I went to Crufts for 2 days this year. I have been going for many years and decided 1 day just wasn’t enough so the last few years I have gone for 2 days and stayed overnight. Mum and I go and have an amazing time cheering on people we know in various dog sports and showing. Showing I have to say isn’t really ‘my thing’ so spend most of our time in the big arena watching agility, flyball, obedience, heelwork to music and all the other brilliant displays. I love understanding how much work and time and sometimes tears has been put in to achieve the level of skill that each dog and handler are displaying and to be able to do it whilst being watched by thousands is amazing. The relationships are wonderful to watch no matter what age.
Another reason I go is to shop! I like to speak to various stands to learn about new products, diets, treatments and to meet up with people from my membership organisations of APDT & PACT. We always go round Discover Dogs and find out information about breeds I don’t know much about. Speaking to people that own these dogs is the best way to learn the truth about them and know if they would be suitable. We also pick a breed that we would have – cannot be one you’ve had before – a fun game 😊
However, I am always torn as to whether I should support everything that this show stands for. I really struggle to see certain breeds of dogs that clearly struggle to function as a normal dog. Brachycephalic (short nosed dogs) that cannot breathe, German Shepherds which have such bad slopping backs that it impedes their movement, Labradors that are clearly overweight – this list goes on. All these dogs are in the show ring and therefore are a good ‘breed standard’. I see dogs that are showing lots of stress signals simply being in that environment. I also witness some horrible handling of the dogs. The worse was on Gundog day; 2 children, under school age, were pulling their Labrador around, on a slip lead, whilst the parents just stood and chatted to other competitors. When the girls screamed, it was only because the other child wanted their turn to hold the lead, the parent gave the second child the dog lead and she then proceeded to drag the dog around and around in circles. The dog had a tucked tail, was licking his lips, licked their faces and was showing every appeasing signal possible, and no one was listening or responding to him. It was so desperately sad to watch and know that this dog was such a lovely dog to tolerate this. As a country of dog lovers, it makes me so upset that we don’t learn to read and understand our dogs. It should be our responsibility to learn how dogs communicate and to listen and respond when they do talk to us.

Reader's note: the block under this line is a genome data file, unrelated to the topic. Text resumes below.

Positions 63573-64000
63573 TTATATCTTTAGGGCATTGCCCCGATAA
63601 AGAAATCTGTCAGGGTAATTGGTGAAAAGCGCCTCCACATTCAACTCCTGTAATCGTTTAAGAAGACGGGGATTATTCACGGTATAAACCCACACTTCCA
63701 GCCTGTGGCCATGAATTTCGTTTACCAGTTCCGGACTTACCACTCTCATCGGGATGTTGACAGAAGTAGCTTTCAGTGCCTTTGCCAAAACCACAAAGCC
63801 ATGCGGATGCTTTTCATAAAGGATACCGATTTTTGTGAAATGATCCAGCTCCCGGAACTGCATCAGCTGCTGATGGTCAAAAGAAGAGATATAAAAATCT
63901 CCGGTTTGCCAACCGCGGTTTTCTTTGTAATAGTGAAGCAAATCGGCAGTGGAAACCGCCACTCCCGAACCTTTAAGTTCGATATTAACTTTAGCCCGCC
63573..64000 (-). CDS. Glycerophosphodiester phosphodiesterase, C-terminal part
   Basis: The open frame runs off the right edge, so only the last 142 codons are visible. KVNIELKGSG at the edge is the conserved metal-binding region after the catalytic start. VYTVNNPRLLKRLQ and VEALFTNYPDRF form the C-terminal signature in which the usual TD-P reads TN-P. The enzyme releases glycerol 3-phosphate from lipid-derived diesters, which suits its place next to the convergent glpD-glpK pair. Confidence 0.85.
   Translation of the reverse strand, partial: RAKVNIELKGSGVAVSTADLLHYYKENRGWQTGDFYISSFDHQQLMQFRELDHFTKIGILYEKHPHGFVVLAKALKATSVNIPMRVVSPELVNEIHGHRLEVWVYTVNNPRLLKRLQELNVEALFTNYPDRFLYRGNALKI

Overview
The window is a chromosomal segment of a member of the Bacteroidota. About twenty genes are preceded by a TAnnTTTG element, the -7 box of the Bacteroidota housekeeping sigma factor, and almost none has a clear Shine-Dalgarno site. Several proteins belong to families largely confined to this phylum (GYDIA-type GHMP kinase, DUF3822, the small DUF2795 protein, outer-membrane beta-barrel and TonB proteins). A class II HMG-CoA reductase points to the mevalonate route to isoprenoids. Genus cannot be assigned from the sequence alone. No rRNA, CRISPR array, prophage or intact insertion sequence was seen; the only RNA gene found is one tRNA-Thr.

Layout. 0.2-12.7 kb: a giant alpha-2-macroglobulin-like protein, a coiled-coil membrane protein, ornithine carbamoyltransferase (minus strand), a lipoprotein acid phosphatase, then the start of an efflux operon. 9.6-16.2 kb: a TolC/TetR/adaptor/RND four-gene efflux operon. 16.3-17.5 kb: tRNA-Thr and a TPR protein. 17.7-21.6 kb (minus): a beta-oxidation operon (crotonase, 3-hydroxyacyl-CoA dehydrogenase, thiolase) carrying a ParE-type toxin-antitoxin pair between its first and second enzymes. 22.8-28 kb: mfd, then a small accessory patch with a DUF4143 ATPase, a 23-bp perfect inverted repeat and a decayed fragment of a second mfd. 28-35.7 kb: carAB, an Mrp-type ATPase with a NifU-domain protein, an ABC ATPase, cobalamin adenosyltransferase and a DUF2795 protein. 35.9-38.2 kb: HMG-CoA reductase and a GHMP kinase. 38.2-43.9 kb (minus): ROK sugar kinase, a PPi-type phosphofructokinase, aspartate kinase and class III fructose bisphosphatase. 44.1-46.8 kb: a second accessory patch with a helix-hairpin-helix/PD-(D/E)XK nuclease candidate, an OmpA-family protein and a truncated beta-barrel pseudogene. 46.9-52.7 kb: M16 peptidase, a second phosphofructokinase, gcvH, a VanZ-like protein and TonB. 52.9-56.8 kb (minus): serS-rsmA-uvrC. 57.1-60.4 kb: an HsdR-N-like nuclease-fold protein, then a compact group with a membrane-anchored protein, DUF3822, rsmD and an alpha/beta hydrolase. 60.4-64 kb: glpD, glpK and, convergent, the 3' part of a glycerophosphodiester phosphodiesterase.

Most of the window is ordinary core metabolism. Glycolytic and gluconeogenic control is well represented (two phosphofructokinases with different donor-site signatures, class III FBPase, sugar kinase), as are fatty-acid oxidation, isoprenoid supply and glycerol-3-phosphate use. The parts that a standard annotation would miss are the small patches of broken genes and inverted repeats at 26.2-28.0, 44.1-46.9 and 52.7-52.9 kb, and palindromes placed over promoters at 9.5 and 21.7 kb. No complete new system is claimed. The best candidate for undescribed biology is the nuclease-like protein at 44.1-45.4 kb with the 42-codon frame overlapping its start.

After saying all that, I know I will more than likely attend next year. It’s a very tiring day as you walk miles around all the halls, but I do love it. I think you have more chance of making changes from the inside rather than just not engaging. Most of the organisations are wanting the best for the dogs and are working towards improving their breeds and focusing on welfare overall. So that I want to support.
So, what are your thoughts? Are you a yes or no to Crufts?